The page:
The 12,000 year old time-frame harkens back to an age of cataclysm on Earth. This temple may have succumbed to a sudden burial by debris soon after it was erected. City of Atlantis, as Plato told it sunk into the sea around the same time. Mayan and Egyptian works of monumental stone may have commenced at that time, as well.

A Leo-age spark had ignited human collective imagination. The laws of working with nature were better understood then, as these great temples do attest.

It’s logical to assume that large-scale projects of that age were built for practical and spiritual reasons. Monumental ancient sites may have served to gather and store energy for use in pre-agricultural communities.

Tax on consumption, not income advises investor

Sean Stone - Jim Rogers

Sean Stone interviews investor Jim Rogers on ‘Buzzsaw’.

Given brief bio:

Jim Rogers is a legendary investor that co-founded the Quantum Fund and retired at age thirty-seven. He is the author of several books and also a financial commentator worldwide.

Rogers says we need to cut spending with a chainsaw, not an axe.

And change the tax code, because tax code currently discourages saving and investment. It encourages debt. We have to change legal system, education system. We have to really start over.

Our current economy is based on consumption. Products are made using natural resources, including a lot of non-degradable plastic and chemicals, made from crude. We manufacturing goods on an industrial scale using increasingly limited resources. We have a huge infrastructure to maintain. One built when raw materials were cheap and plentiful. It takes many resources to maintain infrastructure on a mass scale.

Stone asks if he thinks that the Fed reserve should be overhauled, as it’s legally questionable because it is a private institution endowed with the power to print world reserve currency. Rogers believes that this ‘central bank’ should be abolished.

The world has gotten along without central banks in the past. We had 3 central banks in the US, the first two disappeared. We have problems without a central bank, history has often shown. But, we’re worse off with the central bank that we have, which will lead to many more problems down the road.

Stone asks if he would advocate a gold-backed system or something to back the currency, such as oil, as seems to be the case now?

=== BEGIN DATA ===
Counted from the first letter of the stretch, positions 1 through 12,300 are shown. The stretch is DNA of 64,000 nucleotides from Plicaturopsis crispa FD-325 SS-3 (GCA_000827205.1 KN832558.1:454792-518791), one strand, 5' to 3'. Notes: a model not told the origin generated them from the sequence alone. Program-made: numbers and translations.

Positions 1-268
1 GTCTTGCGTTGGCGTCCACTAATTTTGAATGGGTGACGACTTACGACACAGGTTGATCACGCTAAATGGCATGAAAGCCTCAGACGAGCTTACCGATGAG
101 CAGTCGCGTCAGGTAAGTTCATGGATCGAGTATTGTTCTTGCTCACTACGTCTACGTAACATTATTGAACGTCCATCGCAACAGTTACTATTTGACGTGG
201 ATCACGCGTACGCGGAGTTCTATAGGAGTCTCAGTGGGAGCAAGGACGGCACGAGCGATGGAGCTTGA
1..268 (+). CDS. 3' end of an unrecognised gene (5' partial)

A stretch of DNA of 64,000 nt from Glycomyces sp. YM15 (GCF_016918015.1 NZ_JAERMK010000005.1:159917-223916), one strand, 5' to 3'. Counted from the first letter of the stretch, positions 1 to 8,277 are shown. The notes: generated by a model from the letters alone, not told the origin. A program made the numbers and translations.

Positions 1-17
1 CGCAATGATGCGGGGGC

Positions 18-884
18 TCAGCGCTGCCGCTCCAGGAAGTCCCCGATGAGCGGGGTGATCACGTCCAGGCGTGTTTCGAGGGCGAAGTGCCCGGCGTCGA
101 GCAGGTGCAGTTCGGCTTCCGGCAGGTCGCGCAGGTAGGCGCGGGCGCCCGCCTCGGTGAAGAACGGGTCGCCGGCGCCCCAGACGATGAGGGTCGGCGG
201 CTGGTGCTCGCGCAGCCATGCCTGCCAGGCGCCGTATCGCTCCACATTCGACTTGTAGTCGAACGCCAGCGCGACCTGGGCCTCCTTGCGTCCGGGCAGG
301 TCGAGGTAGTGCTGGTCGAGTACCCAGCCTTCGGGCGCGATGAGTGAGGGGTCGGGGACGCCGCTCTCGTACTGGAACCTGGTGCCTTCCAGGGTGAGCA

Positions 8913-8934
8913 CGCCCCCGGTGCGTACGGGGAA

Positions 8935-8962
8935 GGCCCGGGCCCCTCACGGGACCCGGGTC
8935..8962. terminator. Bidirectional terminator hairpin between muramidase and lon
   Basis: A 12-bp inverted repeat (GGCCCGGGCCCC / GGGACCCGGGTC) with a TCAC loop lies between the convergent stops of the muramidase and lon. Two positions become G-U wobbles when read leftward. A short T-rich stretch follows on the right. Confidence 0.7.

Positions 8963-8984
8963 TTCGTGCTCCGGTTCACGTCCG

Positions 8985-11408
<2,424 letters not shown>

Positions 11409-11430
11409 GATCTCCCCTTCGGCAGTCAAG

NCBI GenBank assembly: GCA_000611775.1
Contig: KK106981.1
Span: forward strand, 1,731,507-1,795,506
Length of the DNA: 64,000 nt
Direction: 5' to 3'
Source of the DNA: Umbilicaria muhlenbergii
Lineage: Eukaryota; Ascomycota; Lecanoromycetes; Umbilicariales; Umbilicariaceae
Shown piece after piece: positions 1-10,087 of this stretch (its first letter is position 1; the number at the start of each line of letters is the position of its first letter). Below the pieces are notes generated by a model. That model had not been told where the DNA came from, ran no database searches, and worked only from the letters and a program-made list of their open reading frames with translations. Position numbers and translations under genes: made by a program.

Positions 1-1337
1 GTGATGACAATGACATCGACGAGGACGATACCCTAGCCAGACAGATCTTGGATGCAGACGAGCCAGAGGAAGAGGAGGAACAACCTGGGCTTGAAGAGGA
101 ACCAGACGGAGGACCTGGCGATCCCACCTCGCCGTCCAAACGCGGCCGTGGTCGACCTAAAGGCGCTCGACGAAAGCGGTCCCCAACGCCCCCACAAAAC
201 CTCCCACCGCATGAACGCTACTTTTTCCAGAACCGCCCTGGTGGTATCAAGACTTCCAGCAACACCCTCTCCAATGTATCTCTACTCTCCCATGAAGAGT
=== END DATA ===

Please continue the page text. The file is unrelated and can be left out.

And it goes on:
He suggests reverting currency system to one of open exchange.

That’s the one the world seems to have had for most of the time is an ‘open market’ in currencies, where you could use whatever you wanted. This could include sea shells or gold or silver or paper money. Whatever you wanted. It’s only been in the last 80 or 90 years that the government imposed a monopoly that we had to use their greenback dollars. In fact, in the UK, when those laws were changed during the Depression, it was so strange what the government did. They had to make it a capitol offense. They would execute you if you used anything except pound sterling, issued by the bank of England as money.

But, if you go back and look before, people were making contracts in gold or anything they wanted to and it was fine. All sorts of things circulated as money. And the market decided which was good and which was not acceptable.

Should consumption tax replace income tax?

Can you imagine how much money the US would save if we didn’t have all these tax lawyers and tax accountants and many billions of hours spent doing income tax alone. But, if you had a consumption tax then nobody would have to pay income tax.

If you were a crook and you had a lot of income that you don’t pay taxes on. But, with a consumption tax everybody has to pay. If you go buy a new Mercedes, you’ve gotta pay consumption tax. This would eliminate tax evasion by criminals and make life a lot simpler. And, it would discourage consumption and encourage people to save and invest for the future.

It’s a waste to have troops stationed in over 120 countries, he says.

Their not doing anybody any good, except making us some enemies in some countries. We’re building a lot of tanks. They may help the people that build them but they do nothing for the future competitiveness or future productivity. Bring troops home. Let’s spend money on highways and schools.

I’m not sure how relevant the need to be competitive in the world is. But, limiting the amount we consume is becoming a necessity for many who are struggling. As people stop buying, producers will be forced to stop manufacturing products that don’t sell.

Replacing income taxes with taxes on what we consume seems wise. ‘Crooks’ who are rich could just as easily skirt around being taxed on what they consume as they do now on what they earn. But, future consumption will be curved by necessity whether it is taxed or not, I suspect.